In theory the general idea of Hydrophobia's combat is very noble and admirable. It's based around using the environment to take out enemies, employing sonic rounds to stun enemies and drown them underwater, shoot electric cables or barrels, or ... or actually there isn't really much else to do, and that's where Hydrophobia's noble idea becomes a lazy and sloppy one. At first it's cool to keep an enemy stunned until he drowns, but after the fifth time, it's just sad. There really isn't much in the way of environmental mayhem, and even if you're just cool with shooting explosive barrels forever, it's usually difficult to get an enemy near the buggers.
Most of the combat consists of just endlessly stunning enemies until they die, and that's when the game's miserable targeting system doesn't fail. Every now and then, bullets will just go right through enemies. Then there are the half-submerged battles in which crashing waves constantly switch Kate from a standing to a swimming stance, completely throwing the player off balance and generally disorienting the entire fight. Let us also not forget that the enemies themselves, even with their terrible AI, are able to drop Kate in a matter of seconds, and are sometimes stationed right behind doors or around corners to land a cheap-shot kill.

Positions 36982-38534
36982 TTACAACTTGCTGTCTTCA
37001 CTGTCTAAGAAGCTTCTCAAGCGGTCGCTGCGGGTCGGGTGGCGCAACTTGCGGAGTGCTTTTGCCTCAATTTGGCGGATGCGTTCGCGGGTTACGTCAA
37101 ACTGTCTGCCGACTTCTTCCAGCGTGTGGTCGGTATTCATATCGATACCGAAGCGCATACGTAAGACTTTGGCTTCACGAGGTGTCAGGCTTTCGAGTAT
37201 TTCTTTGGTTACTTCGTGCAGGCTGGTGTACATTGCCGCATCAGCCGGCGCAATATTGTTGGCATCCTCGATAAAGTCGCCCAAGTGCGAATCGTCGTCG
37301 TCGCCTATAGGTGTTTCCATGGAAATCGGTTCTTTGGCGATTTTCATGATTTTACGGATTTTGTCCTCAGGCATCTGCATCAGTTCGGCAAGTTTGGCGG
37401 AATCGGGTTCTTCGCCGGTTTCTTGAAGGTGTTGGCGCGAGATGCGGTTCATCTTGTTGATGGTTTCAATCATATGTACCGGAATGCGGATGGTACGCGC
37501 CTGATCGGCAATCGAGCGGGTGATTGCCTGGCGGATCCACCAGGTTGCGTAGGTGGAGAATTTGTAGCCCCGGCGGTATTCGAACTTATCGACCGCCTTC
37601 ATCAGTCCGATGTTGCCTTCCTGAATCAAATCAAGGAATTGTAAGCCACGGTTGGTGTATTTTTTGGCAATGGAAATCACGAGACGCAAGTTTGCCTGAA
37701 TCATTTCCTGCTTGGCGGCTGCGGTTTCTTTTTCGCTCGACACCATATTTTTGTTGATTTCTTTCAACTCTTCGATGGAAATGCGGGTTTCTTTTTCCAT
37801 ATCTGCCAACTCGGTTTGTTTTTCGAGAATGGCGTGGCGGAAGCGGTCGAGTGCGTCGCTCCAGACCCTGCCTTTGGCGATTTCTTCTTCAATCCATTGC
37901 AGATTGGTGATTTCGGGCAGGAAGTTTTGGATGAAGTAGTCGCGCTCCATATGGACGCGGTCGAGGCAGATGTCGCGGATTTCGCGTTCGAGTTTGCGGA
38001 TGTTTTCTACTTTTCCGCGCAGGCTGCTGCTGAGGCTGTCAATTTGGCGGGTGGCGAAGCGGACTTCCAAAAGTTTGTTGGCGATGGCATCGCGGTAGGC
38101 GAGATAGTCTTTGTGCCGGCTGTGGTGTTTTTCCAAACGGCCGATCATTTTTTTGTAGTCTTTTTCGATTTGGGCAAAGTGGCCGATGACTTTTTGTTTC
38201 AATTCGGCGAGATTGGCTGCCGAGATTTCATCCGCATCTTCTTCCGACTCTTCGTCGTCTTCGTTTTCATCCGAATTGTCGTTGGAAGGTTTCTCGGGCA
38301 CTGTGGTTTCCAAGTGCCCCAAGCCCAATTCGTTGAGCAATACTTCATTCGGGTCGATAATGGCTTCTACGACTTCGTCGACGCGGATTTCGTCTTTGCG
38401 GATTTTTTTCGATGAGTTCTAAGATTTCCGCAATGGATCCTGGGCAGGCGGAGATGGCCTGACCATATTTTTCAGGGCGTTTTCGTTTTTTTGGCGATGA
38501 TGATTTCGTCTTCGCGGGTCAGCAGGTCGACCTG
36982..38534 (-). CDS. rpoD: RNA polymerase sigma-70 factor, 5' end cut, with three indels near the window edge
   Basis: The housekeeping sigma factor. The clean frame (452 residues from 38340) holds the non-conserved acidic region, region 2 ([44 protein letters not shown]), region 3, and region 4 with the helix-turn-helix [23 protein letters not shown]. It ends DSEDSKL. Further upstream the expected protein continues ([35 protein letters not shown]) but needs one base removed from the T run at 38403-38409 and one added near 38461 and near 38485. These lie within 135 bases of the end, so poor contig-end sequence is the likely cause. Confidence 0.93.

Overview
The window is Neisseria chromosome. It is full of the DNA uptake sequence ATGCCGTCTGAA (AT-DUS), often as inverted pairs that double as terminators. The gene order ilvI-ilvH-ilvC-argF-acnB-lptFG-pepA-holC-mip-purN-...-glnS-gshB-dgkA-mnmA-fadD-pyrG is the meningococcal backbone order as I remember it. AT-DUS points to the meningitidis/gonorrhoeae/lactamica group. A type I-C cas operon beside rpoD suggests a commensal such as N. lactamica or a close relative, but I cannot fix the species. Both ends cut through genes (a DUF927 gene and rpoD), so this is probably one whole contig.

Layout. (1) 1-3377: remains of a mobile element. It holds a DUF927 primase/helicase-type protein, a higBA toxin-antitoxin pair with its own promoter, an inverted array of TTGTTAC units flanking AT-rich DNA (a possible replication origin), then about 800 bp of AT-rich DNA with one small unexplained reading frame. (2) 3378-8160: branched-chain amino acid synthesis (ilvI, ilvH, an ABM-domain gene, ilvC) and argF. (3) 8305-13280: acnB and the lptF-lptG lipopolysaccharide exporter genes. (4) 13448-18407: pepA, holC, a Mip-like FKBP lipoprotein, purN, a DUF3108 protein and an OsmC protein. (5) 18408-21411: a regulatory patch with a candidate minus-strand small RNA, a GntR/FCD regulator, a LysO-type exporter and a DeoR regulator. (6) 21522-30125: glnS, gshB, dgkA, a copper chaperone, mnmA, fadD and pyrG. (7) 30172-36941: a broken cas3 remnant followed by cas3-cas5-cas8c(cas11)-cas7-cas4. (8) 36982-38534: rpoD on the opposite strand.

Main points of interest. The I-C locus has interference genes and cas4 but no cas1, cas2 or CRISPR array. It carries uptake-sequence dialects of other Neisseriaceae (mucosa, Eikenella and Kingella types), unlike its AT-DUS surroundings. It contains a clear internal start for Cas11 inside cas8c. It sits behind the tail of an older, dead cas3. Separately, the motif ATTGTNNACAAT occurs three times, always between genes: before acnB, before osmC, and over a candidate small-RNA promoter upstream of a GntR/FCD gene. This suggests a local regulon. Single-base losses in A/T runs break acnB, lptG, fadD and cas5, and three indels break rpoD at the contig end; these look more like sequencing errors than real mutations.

There is very little in the way of upgrades, although Kate can get her hands on useful ammo for her gun now and then. Only problem is, the ammo is as rare as interesting gameplay ideas, so don't expect to ever have much in the way of lethal firepower.
Thankfully, Hydrophobia is an episodic game, which means it's quite short. Otherwise, there's very little else to say in the game's favor. I can't even say it's a good idea poorly executed, as there isn't a good idea to be found. The water gimmick isn't a gimmick at all, it's just there as window dressing and to get in the way. It's about as crucial to the gameplay as the water in BioShock, and only half as pretty looking. In fact, the water effects really aren't that great at all. Better games have done better things with water than Hydrophobia.
Hydrophobia isn't straight-up, unforgivably dreadful. It's mostly just boring, uninspired, and vapid. Were it not for the combat, one could get away with calling it an almost decent waste of time and money. The whole package, however, amounts to a tedious and frustrating exercise in futility. When the only lasting entertainment to be had is the moment your stepson actually thinks one of the characters is Shrek, you've not got a good game on your hands.
There are so many great Xbox Live Arcade games in the pipeline that you really shouldn't waste your money on this one. Get Super Meat Boy or Comic Jumper instead. This game has no business launching alongside titles such as those.
Score: 3.5 -- Poor (3s went wrong somewhere along the line. The original idea might have promise, but in practice the game has failed. Threatens to be interesting sometimes, but rarely.)